we additionally see some of the creatures mentioned in the poem
“the wren with sorrows small” mentioned in the 4th stanza can be seen flying about two thirds of the way down the image
there is also a person on the bottom left-hand of the image
could be the mother with the infant small
could be just another person
there’s actually a few other people in this illumination
on the top left-hand corner of the page there is a person reaching up towards the sky
could be someone reaching out to God for forgiveness, or looking to the heavens to find a solution to end their suffering
I mentioned A Dream in reference to the intertextuality
but the two illuminations look very similar
incredibly similar
the similar looking plants wrapping around the sides of image and titles
thought that might be some sort of inter-illumination-ness that shows their connection as well

Need Writing Help?

Get feedback on grammar, clarity, concision and logic instantly.

Check your paper »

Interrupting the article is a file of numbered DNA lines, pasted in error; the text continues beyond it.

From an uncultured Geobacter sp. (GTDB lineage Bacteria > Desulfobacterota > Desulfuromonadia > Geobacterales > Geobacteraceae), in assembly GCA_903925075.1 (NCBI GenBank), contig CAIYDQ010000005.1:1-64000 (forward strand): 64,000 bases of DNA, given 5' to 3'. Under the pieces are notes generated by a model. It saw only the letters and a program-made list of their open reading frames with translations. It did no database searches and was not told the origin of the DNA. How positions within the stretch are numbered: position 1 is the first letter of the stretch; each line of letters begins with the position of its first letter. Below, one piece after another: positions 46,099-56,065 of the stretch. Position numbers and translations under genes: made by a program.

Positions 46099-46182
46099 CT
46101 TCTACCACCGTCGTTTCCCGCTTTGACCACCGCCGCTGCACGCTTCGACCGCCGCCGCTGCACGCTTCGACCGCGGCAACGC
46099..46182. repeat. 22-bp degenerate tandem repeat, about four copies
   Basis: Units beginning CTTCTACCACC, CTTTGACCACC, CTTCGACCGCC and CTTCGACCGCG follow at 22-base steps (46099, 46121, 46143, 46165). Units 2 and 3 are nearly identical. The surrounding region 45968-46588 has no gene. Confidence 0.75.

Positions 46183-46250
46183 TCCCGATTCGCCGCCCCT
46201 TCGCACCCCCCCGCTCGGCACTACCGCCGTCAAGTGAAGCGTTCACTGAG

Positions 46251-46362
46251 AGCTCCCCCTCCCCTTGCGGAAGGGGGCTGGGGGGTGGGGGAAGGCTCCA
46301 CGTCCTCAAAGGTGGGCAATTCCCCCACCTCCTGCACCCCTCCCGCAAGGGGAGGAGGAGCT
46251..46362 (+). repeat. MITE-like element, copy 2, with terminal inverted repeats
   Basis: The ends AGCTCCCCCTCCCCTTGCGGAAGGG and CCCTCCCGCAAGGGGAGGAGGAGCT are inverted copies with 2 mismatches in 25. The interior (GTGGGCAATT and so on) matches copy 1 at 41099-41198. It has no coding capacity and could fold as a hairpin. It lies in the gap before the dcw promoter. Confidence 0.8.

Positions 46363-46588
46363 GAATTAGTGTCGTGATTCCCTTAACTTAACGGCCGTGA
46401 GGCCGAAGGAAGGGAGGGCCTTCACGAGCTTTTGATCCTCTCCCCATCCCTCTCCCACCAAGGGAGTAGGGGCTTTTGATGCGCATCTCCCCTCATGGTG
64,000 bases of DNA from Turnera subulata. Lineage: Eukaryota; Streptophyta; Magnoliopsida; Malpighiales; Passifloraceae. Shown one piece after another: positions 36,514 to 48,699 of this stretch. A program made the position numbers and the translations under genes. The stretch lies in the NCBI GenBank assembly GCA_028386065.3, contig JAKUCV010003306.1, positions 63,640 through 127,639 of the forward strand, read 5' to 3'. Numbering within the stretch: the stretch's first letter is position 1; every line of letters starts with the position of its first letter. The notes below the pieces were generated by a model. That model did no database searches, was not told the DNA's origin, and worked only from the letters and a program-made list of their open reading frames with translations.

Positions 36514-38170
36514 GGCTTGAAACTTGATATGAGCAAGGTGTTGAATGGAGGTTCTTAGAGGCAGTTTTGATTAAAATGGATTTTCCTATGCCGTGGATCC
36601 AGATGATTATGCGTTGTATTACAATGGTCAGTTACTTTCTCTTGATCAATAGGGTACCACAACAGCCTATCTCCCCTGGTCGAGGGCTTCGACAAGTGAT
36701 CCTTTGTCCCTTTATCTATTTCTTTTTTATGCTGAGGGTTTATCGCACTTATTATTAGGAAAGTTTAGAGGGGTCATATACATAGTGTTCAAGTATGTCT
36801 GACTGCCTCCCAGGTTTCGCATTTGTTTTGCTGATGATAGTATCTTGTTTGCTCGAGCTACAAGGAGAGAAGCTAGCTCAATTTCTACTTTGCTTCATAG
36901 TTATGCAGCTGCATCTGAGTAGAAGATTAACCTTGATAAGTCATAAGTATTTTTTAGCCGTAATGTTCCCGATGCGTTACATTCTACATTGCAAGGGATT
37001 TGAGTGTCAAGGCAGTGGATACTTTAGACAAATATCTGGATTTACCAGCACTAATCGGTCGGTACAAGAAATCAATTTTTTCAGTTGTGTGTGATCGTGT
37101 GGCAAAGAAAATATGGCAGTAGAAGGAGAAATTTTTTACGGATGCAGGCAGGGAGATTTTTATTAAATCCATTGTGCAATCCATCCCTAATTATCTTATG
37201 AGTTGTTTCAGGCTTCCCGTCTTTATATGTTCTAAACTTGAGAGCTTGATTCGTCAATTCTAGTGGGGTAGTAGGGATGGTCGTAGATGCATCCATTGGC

Essay on Human Sexuality in Greek Poems

- The birth of the goddess from the castrated genitals of Uranus is an obvious allegory for how ancient poets viewed the nature of human sexuality. The images the Greek poets used to represent the erotic experience, figured as a type of suffering, a violent and intense aggression, are emphasized in the myth. When I was staring hypnotically at the painting, feeling a bit uncomfortable with Venus’ nudity, but mesmerized at the same time, I started to think of Aphrodite’s dual nature. Hesiod’s poem makes evident that the Aphrodite I was looking at was Aphrodite Urania, “born from the male alone and not as the result of sexual union” (MLS 189)....   [tags: Hesiod Poems, Aphrodite, Literary Analysis]

Better Essays
1355 words (3.9 pages)

Wilfred Owen's Ability to Draw in the Audience in His Poems, Dulce et Decorum Est Pro Patria Mori and Anthem for Doomed Youth